On day 5 we took the train back to Kiev, another ride through town back to Tamaras, had a shower, lunch, prepared some postcards, another ride to the train station and thats it, almost. I boarded the train, got into my routine of reading, sleeping, watching the landscape drift by, listening to music and waiting for the border. We stood at the border for 3 hours or so. First, thats because the rail is wider in the Ukraine so all the wagons have to be lifted and fitting wheels have to be assembled which goes with a lot of noise and is quite spooky actually.


But more importantly the Ukraine-Poland border is an outer EU border and the Polish border guys are very, very thorough and took the whole train apart looking for smuggled cigarettes and I think I saw them carrying a waste bag full of them. Strange experience and I felt a bit uncomfortable. Thank god I had two hours to switch trains in Warsaw which have been melted down to one hour because of the border action.
Anyways, in Warsaw it was raining so I didn´t leave the station but rather had half a liter of coffee and a sandwich in the local Starbucks (my first time at Starbucks. Coffee was ok, especially after only 4 hours of sleep).


So I boarded the train to Berlin, met a cool guy there and we talked our way through. Arrived there, boarded the train to Jena, no hassle, no shit from Warsaw on, easy going.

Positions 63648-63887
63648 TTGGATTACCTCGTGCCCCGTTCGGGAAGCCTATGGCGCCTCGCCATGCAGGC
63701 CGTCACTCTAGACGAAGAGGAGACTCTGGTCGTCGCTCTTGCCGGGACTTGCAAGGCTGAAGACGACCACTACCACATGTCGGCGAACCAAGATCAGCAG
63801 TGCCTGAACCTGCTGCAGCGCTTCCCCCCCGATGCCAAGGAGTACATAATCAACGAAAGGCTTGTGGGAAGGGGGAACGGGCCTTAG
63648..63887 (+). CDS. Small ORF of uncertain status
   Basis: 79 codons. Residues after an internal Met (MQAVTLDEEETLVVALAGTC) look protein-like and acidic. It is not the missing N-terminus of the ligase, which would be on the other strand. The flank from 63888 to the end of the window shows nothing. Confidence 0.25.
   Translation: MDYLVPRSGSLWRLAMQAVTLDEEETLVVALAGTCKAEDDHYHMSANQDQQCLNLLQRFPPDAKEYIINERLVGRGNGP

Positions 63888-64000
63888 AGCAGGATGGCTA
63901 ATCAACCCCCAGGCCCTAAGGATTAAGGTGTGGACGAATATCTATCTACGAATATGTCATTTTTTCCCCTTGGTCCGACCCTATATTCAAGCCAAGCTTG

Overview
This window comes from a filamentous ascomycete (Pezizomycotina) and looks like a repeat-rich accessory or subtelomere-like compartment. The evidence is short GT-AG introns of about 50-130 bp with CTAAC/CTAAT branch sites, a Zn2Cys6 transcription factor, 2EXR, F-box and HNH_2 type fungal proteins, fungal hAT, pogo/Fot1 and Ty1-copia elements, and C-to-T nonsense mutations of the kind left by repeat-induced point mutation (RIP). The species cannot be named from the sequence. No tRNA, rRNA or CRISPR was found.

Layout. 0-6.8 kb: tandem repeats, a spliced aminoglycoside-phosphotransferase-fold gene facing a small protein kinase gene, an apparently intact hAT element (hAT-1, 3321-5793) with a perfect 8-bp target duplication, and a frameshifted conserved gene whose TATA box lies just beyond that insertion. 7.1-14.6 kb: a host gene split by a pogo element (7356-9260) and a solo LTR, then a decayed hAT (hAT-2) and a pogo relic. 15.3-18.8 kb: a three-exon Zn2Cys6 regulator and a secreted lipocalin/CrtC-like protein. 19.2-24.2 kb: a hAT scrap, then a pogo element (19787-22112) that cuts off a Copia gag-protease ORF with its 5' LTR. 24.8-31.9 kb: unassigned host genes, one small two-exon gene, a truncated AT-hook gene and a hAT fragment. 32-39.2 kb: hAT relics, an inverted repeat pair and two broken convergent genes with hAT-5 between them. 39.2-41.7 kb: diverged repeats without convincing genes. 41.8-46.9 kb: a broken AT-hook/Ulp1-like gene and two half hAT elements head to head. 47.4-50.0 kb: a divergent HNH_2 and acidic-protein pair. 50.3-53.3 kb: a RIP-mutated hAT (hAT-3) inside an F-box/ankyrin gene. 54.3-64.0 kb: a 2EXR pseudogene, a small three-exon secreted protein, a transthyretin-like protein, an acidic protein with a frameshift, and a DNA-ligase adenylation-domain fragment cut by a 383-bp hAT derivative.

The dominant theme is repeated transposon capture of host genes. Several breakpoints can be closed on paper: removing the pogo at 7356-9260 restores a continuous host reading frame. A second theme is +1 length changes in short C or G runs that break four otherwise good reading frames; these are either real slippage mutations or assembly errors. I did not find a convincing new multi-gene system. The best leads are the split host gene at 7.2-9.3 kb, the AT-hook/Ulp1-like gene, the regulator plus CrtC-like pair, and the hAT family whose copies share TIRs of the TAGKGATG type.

Reversing forced right-handedness I – Introduction

A topic came up in my mind during the last months and during the last days I found that I have to delve deeper into it – I´m a left-hander being trained from youth on to use make the right hand the dominating one. And I found that this may explain some of my characteristics, some good ones and some bad ones and what I want to do now is to reverse this process, meaning training my left hand to complete task which I would normally do with my right hand.

My motivation is to test what effect this will have on me, I´ll basically do this for the experience and because I think it will have a positive effect, not in the sense that I´ll become a better person but that I can be in better accordance with my own, to better understand myself.

I´ve know that I´m a left-hander since my childhood, it´s something which has been clear to me my whole life but so far I didn´t pay much attention to it. I write with my right hand (and have a terrible handwriting), I clean dishes with my right, use cutlery like a right-hander, use the mouse on the right side, I use right-hander stuff, it´s normal for me to use my right hands for almost all tasks. But I play table-tennis or badminton with my left and I´m left-footed and this shows that originally my left side is my dominant one, the stuff I do with my right was trained (or I would even say ‘forced’, but this is too harsh since it was not done on purpose as I´ll explain in a second.) on me as a child. But before you think this goes in the wrong direction I want to make a statement here:

Point 1: I don´t blame anybody, not my parents, not the society, not my teachers, nobody. Things were as they were and are now as they are, there´s no point in looking back and feel grief or hate.

Life consists of events which are influenced by fate and one´s decisions. And what I´ve learned this year is that fate can be provoked by doing lots of stuff, take a risk once in a while, to make events happen. Sure, I´ll fall sometimes, make mistakes and feel bad about things once in while, but this is better than doing nothing, taking the easy road and just letting time pass. You only life once, there is no such thing as a second chance. Enough kitchen philosophy for now, back to the task.

So what I´ll do the next days and weeks is using my left hand for mundane tasks, practice writing with my left but also read deeper into the topic and let you know about the results.